Tuesday, May 10, 2011

Mini Bathroom Makeover

One of the first projects I tackled when we moved in was to strip this wallpaper and paint our downstairs bathroom.
I thought I could do the job myself in one long weekend, making it the first time I made the mistake of thinking that I was good at estimating how long a project would take.  Three weekends later, it was done, but not to either of our satisfaction.  There was a reason that wallpaper was covering up those walls.  They are bumpy and cracked and should have been repaired before they were painted.  We have added it to our list of projects we'll get to "someday."

In December (six months ago now), I set out on another small project- to replace the faucet and light fixture.  You can pick out the *nice* brass faucet in the old photo, but what you can't see is that the metal is peeling.  I didn't even know that was possible.  So, I ordered a faucet online, and a light fixture to match. 

(This was the old light fixture, which I thought about spray painting oil-rubbed bronze, but I still wanted an updated shape, and shades, so I decided against it.)

Each time we attempted to tackle this project, it grew, mostly due to my unfortunate lack of plumbing knowledge.  The first attempt, we learned that we needed a "rough-in valve" to go with the "trim kit" (faucet) I bought.  It turns out that the plumbing underneath every sink is unique to the faucet above.  Who knew?  I didn't.  So, we went to the plumbing supply store, showed them the faucet and they gave us a rough-in valve. 
 
But the valve didn't fit.  It went together with our faucet (the plumbing supply people know what they're doing), but I had ordered the wrong faucet.  Our sink was set up for an 8" faucet, and I had bought a 4".  I did mean to buy the 8" (I can measure), but I didn't order right.  I'm usually good at buying things- I honestly don't know what happened. We definitely needed an 8" rough-in valve to match the holes in the sink, but we thought maybe the actual faucet wouldn't matter if the handles and spout are not attached to each other.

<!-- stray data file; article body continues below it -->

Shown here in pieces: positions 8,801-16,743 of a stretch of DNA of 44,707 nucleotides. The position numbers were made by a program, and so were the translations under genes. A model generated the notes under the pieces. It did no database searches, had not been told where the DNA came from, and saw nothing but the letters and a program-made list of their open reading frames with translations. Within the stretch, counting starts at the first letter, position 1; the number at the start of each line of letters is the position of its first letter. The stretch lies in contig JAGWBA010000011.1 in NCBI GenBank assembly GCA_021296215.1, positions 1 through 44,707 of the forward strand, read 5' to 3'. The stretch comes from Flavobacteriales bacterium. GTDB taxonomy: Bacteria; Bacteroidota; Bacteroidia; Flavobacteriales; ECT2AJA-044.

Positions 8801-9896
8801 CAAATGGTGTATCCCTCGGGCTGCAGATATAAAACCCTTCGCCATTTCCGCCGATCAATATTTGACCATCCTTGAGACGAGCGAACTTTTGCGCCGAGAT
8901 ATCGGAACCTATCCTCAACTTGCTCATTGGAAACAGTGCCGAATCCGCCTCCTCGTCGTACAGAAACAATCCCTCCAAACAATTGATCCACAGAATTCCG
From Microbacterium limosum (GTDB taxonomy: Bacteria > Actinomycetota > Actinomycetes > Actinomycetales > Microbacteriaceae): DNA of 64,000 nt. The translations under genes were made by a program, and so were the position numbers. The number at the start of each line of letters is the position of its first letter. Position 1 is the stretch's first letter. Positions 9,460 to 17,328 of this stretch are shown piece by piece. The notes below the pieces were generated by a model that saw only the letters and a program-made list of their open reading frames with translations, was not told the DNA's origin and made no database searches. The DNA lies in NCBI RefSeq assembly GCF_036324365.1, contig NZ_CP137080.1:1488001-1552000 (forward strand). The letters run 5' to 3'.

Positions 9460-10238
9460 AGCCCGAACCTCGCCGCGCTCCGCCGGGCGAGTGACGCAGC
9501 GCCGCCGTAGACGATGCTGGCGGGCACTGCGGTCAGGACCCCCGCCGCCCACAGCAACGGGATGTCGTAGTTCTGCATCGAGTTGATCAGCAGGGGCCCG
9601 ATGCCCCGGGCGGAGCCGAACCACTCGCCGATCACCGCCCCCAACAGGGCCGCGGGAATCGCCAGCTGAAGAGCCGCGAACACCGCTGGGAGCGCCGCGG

Moen CAT6125ORB Bathroom Sink Faucets - 8" Widespread Faucets
8 inch

4 inch
They look the same, right? We ignorantly proceeded, assuming we could use the 4" faucet with an 8" rough-in valve.  I exchanged the rough-in valve for the 8" to fit the sink. 

Sometime in February, we removed the old faucet to find that it left big rings on the porcelain that would not be covered up by the new faucet, so we decided to get a new sink.  And, if we were getting a new sink, we were going to get a new countertop, because ours was wood and splitting anyway.  I ordered a sink online, and brought it to a marble fabricator, where I picked out a piece of crema marfil.  I told him we wanted holes for an 8" faucet, and I showed it to him.  He said, That's a 4" faucet, and I said, We got an 8" rough in valve, and are using the 4" faucet with that.  He said, Yeah, you can do that, giving strength to my ignorant ideas. 

It turns out that a 4" faucet does not fit on an 8" rough-in valve, and we had to order another faucet. It's too late to return the 8" faucet, of course, as it's been 6 months and the product was discontinued. If only we had figured this out before the marble was cut we could have asked for 4" holes.

Alas, it all fits together and here is the finished work:




In summary, I share my story to pass along the lessons I learned so you don't have to:
Faucet parts aren't interchangeable, but they are all sold separately.
Marble fabricators are not plumbers.
Weekend projects take 1-6 months.

1 comment:

Jess said...

I love the finished product!